- What are they?
This tutorial will teach you about object orientated programming in Python 3.
- Know basics of Python 3 if not read here
- Know common data-types in Python 3 if not read here
- Knowledge of OOP in computer science will help
What are they?
Python is a object orientated language, this means that nearly everything in Python is considered an object. Objects allow us to create code that can be re-used and inherited by other objects decreasing the amount of repeated code.
Python’s classes are considered the blueprint for objects to be created. An object will have it’s own attributes and methods that allows them to have functionality.
Before we create a object we have to create the blueprint. This can be done using the
class keyword in Python.
When creating a class we first have to decide whether we are going to inherit from another or create a new base class that will act as the parent.
In this section we will be creating a class that will contain features of an animal. As you can see from the code below we are creating some variables that are called properties in a class. We will be giving them a default value of
None, this is because we will be setting the values in our inherited classes (the children).
class Animal: colour = None type_ = None breed = None sound = None
Now we can move on to creating children from our parent class
Animal. In this code we will be creating two children:
As you can see from the code they are inheriting from the parent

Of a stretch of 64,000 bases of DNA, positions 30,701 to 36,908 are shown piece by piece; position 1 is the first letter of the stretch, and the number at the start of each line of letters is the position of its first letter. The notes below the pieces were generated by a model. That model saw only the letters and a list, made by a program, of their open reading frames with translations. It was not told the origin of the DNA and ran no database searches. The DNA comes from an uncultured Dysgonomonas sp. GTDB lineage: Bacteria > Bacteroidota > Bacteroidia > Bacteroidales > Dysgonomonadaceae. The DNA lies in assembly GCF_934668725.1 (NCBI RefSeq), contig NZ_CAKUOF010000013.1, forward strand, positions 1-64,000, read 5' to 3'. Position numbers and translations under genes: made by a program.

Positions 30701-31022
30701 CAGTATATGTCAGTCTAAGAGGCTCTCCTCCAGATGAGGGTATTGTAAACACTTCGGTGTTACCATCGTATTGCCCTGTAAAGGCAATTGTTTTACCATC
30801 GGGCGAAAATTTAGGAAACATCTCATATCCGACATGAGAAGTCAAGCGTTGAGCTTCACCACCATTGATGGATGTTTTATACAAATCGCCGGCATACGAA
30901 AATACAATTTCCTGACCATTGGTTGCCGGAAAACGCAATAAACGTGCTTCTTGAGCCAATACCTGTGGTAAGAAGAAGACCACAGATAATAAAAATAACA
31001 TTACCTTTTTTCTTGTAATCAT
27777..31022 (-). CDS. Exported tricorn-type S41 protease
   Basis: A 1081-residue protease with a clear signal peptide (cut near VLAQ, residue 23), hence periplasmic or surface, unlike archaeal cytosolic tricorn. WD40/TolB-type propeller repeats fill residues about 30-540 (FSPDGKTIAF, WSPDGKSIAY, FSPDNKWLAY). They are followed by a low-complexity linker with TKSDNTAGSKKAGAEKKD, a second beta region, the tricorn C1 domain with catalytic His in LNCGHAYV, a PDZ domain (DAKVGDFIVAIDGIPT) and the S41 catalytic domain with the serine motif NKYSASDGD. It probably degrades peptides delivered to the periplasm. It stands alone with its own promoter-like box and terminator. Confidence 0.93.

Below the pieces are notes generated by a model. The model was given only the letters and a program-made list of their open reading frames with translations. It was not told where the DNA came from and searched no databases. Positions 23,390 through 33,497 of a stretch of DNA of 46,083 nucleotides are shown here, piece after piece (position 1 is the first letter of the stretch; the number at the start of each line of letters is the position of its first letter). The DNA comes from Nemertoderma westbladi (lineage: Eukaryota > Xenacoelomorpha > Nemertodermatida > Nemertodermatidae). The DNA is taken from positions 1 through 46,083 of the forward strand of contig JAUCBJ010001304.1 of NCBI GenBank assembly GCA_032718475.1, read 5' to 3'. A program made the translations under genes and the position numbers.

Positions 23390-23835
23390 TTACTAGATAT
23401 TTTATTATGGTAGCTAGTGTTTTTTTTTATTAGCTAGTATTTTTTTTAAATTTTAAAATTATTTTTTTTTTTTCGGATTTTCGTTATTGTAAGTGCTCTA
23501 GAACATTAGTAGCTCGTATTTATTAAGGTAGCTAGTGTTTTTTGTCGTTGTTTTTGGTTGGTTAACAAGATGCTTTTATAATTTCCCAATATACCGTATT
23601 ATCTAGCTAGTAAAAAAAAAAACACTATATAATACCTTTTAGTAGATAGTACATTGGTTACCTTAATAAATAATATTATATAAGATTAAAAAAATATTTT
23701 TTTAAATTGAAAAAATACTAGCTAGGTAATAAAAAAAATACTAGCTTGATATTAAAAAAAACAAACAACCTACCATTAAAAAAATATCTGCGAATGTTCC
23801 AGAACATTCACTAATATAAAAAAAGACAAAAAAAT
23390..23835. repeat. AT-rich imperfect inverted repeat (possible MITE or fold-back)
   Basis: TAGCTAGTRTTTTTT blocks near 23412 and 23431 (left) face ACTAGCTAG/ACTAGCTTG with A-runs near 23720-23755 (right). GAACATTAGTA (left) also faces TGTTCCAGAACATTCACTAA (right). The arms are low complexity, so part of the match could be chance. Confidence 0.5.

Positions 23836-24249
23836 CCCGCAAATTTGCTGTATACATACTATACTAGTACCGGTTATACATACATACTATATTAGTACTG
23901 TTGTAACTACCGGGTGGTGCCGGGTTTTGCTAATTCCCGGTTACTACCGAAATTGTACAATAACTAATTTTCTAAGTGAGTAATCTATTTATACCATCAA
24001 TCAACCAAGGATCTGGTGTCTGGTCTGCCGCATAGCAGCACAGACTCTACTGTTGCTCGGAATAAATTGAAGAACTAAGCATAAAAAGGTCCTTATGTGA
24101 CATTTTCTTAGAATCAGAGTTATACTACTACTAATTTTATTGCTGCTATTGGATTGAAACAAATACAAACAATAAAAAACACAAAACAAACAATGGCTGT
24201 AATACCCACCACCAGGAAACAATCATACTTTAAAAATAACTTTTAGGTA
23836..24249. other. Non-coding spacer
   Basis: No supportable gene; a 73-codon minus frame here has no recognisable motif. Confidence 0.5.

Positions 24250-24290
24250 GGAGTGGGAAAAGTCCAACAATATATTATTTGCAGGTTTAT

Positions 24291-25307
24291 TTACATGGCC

Animal. This is done through the brackets at the end of the class’s name. We are also overriding the attributes defined in the parent class.
At the moment we can’t really do much with our classes so we will need to add some methods to add functionality.
class Dog(Animal): type_ = "dog" sound = "woof" class Cat(Animal): type_ = "cat" sound = "meow"
Now lets add some functionality. As you can see from the code we are using something you might not have seen before, that being:
__init__. This is the constructor for the class, it will be called when we create an instance. The animal class also has a new method called
As you can see there is a new keyword
self, this is references the instance of the class it is required for all methods (unless they are defined as static methods). Using
self we can access the object’s attributes and methods.
class Animal: colour = None type_ = None breed = None sound = None def make_sound(self): print(self.sound) class Dog(Animal): type_ = "dog" sound = "woof" def __init__(self, colour, breed): self.colour = colour self.breed = breed
Go ahead and extend the functionality of the cat class, using what you have learned here.
Now we have created a class with some functionality lets use it. To use a class we have to instantiate it. We can achieve this in a similar way that we call a function and store its returned value.
As you can see from the code we are instantiating two objects into the variables
dog_two. We are setting the colour and breed using the constructor.
dog_one = Dog("black", "spaniel") dog_two = Dog("golden", "labrador")
Now we have our two objects we can use them. In Python we can access properties and methods. In this code example it will output the dogs breed and compare whether the sound of one dog is similar to the other one. We are also running the